The repellent properties of topically applied DEET are well known [60, 61] but this is the first report on the toxic effect of DEET when sprayed as a residual compound on intradomiciliary substrates. The experiment reported here shows that mortality of DEET against Anopheles arabiensis was equivalent to that shown by formulations of the organophosphate pirimiphos methyl and organochloride DDT, and was significantly higher than a residual pyrethroid lambdacyhalothrin. An. arabiensis from this study site expresses low level resistance to pyrethroids mediated through elevated levels of cytochrome P450s detoxification enzymes [62]. The high mortality for huts sprayed with permethrin and lamdacyhalothrin in the present study indicates that resistance is not yet of operational importance [63, 64].

Previous studies using DEET treated netting demonstrated toxic effects against Anopheline mosquitoes [43, 44]. N’Guessan et al. [43] showed that the majority of An. gambiae entering experimental huts and Culex quinquefasciatus in tunnel assays were killed by 8 g/m2 DEET treated nets. In the present IRS trial the insecticides used for comparison with DEET are recommended by WHOPES for indoor residual spraying for malaria control. Pirimiphos methyl, DDT and lambdacyhalothrin have been used successfully in the reduction of malaria transmission and mosquito vector density in several malaria endemic settings [6568]. Lambdacyhalothrin has been used as part of the national control program in Tanzania from 2007 to present and intensively elsewhere in PMI-funded IRS campaigns throughout Africa. Therefore, DEET outperforming lambdacyhalothrin and its similar performance with WHOPES recommended insecticides highlights its potential for use as an IRS chemical.

Before DEET can be considered for IRS further studies are needed to determine the longevity of its residual activity on common household substrates. In this study the mortality effect in all treatments was low in the first two weeks, which coincided with lower mosquito numbers in the field. This low mortality in the first two weeks is perhaps due to repellence and/or irritancy of chemicals on freshly sprayed panels; mosquitoes entering during this period did not contact treated surfaces for long enough to pick up a lethal dose. Nevertheless there was no loss of activity on wood over the six week trial. Microencapsulation of DEET most definitely prolongs the residual properties of DEET on bed nets as compared to water-miscible lotion [45]. Mud and concrete are known to be more challenging substrates for IRS owing to sorption and alkaline pH and will have to be tested before a full recommendation can be made.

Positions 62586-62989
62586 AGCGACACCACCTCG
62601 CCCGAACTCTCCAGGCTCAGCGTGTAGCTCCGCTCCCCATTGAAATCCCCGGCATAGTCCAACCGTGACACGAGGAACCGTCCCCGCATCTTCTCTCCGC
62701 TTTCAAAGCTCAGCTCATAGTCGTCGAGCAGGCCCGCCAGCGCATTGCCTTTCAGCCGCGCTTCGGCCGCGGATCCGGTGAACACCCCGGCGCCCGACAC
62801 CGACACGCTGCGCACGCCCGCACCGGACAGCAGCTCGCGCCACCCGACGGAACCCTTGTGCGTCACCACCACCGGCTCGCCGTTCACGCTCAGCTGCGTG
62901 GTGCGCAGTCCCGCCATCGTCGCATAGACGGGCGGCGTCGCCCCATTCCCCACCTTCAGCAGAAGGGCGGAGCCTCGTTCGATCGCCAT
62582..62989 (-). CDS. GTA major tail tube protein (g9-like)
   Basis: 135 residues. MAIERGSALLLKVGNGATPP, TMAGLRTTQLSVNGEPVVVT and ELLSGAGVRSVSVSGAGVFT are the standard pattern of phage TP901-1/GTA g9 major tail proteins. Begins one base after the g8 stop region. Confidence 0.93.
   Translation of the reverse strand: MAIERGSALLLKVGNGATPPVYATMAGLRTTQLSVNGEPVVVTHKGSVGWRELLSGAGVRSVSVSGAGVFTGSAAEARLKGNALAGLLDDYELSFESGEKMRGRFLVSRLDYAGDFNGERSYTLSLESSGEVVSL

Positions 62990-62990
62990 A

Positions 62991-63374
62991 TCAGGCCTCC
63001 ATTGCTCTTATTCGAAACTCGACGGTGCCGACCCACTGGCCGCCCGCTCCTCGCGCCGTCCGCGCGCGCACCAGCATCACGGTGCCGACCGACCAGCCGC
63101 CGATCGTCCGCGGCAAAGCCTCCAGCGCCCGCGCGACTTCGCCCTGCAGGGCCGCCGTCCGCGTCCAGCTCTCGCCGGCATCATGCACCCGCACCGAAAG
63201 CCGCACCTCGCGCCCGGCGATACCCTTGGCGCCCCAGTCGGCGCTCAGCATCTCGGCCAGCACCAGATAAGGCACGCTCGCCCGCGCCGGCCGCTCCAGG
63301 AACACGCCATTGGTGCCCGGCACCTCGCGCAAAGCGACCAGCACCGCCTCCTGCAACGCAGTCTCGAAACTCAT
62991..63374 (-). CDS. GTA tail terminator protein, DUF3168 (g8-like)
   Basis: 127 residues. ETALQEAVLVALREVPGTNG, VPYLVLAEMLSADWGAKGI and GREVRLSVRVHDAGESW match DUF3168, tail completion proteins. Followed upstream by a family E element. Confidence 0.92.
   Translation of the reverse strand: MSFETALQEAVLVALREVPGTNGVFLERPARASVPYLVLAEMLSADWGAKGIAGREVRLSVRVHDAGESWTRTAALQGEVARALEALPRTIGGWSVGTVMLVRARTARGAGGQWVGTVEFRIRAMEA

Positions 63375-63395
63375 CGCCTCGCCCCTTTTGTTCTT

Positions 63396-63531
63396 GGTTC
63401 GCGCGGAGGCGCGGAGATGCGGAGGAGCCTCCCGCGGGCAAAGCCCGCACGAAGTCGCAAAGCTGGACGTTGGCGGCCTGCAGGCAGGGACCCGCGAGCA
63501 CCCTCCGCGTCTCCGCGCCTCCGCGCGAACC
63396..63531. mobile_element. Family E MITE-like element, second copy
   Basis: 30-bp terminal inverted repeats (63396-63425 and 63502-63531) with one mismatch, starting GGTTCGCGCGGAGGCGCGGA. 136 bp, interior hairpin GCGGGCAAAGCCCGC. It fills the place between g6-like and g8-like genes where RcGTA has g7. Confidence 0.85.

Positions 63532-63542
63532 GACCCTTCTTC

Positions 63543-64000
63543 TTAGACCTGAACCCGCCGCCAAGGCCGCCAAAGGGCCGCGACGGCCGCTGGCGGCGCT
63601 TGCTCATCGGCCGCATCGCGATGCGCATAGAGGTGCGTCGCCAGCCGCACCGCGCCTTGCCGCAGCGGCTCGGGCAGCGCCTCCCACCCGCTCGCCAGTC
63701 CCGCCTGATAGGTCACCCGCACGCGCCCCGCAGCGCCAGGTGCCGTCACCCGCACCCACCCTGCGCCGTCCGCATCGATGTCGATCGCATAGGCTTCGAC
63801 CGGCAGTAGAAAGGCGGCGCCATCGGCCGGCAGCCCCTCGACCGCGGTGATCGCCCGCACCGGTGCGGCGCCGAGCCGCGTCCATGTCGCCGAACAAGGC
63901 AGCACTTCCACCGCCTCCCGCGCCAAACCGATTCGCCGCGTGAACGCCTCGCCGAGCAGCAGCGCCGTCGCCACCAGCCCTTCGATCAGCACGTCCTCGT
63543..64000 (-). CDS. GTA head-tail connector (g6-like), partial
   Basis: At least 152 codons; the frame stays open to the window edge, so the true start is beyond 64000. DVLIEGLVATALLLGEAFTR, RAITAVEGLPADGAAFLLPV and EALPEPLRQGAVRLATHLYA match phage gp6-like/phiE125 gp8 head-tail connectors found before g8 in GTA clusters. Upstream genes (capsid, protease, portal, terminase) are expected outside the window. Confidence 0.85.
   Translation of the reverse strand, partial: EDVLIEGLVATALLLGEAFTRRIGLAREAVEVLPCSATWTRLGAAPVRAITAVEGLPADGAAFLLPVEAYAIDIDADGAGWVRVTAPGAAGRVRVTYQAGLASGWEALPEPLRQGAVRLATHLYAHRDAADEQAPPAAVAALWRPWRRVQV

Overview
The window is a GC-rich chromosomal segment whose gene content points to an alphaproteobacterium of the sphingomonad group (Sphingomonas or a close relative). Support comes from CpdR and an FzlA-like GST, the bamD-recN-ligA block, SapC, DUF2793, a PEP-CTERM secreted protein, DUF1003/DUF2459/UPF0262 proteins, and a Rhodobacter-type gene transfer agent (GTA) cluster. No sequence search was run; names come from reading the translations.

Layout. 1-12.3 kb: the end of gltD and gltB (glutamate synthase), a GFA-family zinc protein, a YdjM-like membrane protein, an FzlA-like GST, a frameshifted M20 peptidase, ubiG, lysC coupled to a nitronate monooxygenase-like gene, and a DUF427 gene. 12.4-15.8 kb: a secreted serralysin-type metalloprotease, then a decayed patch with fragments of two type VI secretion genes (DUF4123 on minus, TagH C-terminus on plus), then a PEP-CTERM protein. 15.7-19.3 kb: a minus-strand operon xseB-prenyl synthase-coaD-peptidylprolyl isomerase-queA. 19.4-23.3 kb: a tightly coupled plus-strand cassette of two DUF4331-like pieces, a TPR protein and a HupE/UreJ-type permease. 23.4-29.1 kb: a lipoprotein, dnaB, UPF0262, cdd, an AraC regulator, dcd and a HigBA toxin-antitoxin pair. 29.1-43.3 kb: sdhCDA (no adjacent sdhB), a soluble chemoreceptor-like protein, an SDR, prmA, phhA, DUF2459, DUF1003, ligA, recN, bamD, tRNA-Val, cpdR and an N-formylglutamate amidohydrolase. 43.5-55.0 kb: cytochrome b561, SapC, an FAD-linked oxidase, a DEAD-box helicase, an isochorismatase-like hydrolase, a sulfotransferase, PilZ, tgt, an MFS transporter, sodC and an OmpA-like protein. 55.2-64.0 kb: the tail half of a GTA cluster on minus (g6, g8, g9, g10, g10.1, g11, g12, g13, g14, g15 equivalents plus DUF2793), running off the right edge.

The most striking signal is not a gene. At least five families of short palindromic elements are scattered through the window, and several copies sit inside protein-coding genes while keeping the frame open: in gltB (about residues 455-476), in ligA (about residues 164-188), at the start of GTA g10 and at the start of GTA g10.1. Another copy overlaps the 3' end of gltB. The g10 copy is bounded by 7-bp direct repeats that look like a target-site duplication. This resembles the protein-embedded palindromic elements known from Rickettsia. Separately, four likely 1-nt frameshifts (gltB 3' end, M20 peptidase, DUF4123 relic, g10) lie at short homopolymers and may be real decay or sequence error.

For Culex quinquefasciatus, mortality rates were lower in DEET sprayed huts than for other treatments. Although mortality in DEET sprayed huts was statistically higher than in control huts it remained surprisingly lower than other insecticide treatments unlike in previous studies elsewhere [43]. Cx. quinquefasciatus from the study area was resistant to pyrethroids in WHO susceptibility tests. This explains the low mortality rates observed for this species in huts treated with lambdacyhalothrin and permethrin. It is unlikely that the low mortality of Cx. quinquefasciatus recorded with DEET is due to a cross-resistance with pyrethroids. Toxicity of DEET is poorly understood. There is evidence that DEET can inhibit acetylcholinesterase and prevent hydrolysis of acetylcholine [69]. Organophospates and carbamates are notable acetylcholinesterase inhibitors but cross resistance to DEET through insensitive acetylcholinesterase Ace-1 R mechanism has not been documented [47, 70]. Rather, the low mortality in the present study could be due to repellence, meaning that Cx. quinquefasciatus did not contact treated surfaces for long enough to pick up a lethal dose or that the initial application dosage of 8 g/m2 was too low for this species.

Similar to lambdacyhalothrin, permethrin and DDT, DEET was observed to elicit reduced levels of blood-feeding against An. arabiensis. Protection against blood feeding in sprayed huts is a result of repellency and/or irritancy after mosquitoes contact sprayed surfaces. However, compared to the untreated control fewer An. arabiensis exited the pirimiphos methyl CS sprayed hut. This reduced exiting and the lack of protection against blood feeding in An. arabiensis coupled with high mortality rates indicates that pirimiphos methyl is primarily toxic, presumably with rapid toxicity preventing exiting.